Be active. Many business leaders think they have to jump on the social media bandwagon and have accounts on all of the social networks. That just isn’t true. If your customers and prospects aren’t on Twitter, for instance, why would you spend precious resources there? That said, it could very well be your customers use Twitter for personal reasons. Maybe they follow celebrities, watch for deals, or lurk to get the news but they don’t tweet or engage in conversation unless they have a customer service concern. If you’re being vigilant about listening to the conversation, you’ll see them tweet about you, even if you don’t have a Twitter account. Be active in responding to that and be open in the feedback they’ll provide.
Be consistent. Many organizations don’t know who they want to be when they grow up. Because of that, employees all deliver a different message when they attend trade shows, when they meet someone on an airplane, when they blog, when they tweet, or when they go to networking events. The rules haven’t changed…only the tools have changed. Figure out what your vision is, create your elevator pitch and supporting messages, and train everyone to use them. The way your organization is described should be consistent – through every single person who works for and with you. After all, if you aren’t consistent, how can you expect your customers to know who you are?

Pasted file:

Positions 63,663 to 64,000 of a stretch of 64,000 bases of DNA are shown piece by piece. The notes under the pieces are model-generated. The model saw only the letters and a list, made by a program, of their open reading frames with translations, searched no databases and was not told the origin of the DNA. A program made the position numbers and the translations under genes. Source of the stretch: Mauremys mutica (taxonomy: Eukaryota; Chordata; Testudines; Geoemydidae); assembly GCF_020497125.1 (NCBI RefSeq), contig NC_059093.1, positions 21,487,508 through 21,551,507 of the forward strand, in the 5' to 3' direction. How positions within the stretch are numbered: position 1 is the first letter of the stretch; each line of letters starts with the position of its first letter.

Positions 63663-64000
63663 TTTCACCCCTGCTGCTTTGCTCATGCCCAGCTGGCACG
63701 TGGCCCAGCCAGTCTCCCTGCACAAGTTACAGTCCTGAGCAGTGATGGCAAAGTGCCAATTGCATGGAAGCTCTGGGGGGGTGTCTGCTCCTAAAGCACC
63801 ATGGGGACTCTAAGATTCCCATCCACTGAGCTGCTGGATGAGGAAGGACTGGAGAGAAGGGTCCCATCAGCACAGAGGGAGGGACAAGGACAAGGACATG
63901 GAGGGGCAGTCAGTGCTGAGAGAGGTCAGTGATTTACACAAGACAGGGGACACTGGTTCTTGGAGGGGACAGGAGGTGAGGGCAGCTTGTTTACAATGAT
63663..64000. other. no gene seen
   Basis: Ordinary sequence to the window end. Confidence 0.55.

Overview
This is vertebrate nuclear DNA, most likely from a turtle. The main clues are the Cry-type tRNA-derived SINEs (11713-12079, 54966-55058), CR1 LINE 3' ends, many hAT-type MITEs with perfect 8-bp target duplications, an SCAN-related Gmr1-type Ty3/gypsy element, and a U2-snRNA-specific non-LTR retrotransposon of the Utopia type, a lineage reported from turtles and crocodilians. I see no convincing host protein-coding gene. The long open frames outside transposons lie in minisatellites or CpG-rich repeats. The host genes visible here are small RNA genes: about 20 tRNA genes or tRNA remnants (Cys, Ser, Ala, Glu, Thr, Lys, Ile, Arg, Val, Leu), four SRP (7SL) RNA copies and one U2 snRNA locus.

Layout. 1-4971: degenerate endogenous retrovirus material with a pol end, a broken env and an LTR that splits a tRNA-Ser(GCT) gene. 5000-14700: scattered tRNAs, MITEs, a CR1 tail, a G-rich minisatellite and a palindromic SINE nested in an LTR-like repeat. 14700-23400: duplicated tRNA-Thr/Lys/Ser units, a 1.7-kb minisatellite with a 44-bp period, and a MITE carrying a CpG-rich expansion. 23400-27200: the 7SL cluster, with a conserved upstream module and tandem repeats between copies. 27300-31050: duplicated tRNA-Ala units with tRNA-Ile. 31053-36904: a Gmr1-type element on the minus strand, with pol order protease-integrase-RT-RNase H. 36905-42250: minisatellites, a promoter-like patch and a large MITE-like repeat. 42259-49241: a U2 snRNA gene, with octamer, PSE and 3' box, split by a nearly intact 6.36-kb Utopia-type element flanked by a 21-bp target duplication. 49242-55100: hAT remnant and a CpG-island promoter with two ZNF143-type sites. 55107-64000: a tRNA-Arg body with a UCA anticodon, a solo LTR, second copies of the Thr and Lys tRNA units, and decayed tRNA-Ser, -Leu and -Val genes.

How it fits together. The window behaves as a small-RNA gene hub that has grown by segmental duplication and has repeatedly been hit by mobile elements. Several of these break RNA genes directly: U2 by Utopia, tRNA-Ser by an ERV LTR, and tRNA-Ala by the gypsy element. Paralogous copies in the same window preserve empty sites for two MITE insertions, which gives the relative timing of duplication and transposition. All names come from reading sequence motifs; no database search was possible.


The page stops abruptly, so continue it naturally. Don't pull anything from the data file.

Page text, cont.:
Be creative. Not every person who complains about you online will deserve a response. And not every complaint will be solvable. But if you’re creative in how you handle those things, other customers and prospects will see how you try and will appreciate the effort. There is a sandwich shop in New York that had a bad review. One bad review. The person anonymously posted on Yelp that the sandwich they’re famous for was disgusting and uninteresting. The next day, the sidewalk chalkboard sign in front of the restaurant said, “Stop in and try our daily sandwich. The one @djinto thinks is disgusting.” Not only did that encourage people to stop in, it made the rounds on the social networks. People love a sense of humor and they love creativity.
Be proud. Once you figure out your vision – what you want to achieve, who you want to be when you grow up – post it everywhere. Create plaques for employees to hang over their desks. Have a sign made for your entryway. Include it on your website. Some organizations even include it in their email signatures. While it will eventually be something people are accustomed to seeing, no one will have any doubt about where you are going. Be proud of what you are doing and don’t be afraid to tell the world about it.
Pay attention to what your customers are saying about you online. Participate in the conversation. Listen to their wants and needs. Let them help you with customer service, new products/services, and market research. Let your customers tell their friends about your brand. And stop thinking about how you’re going to control what they they say about you.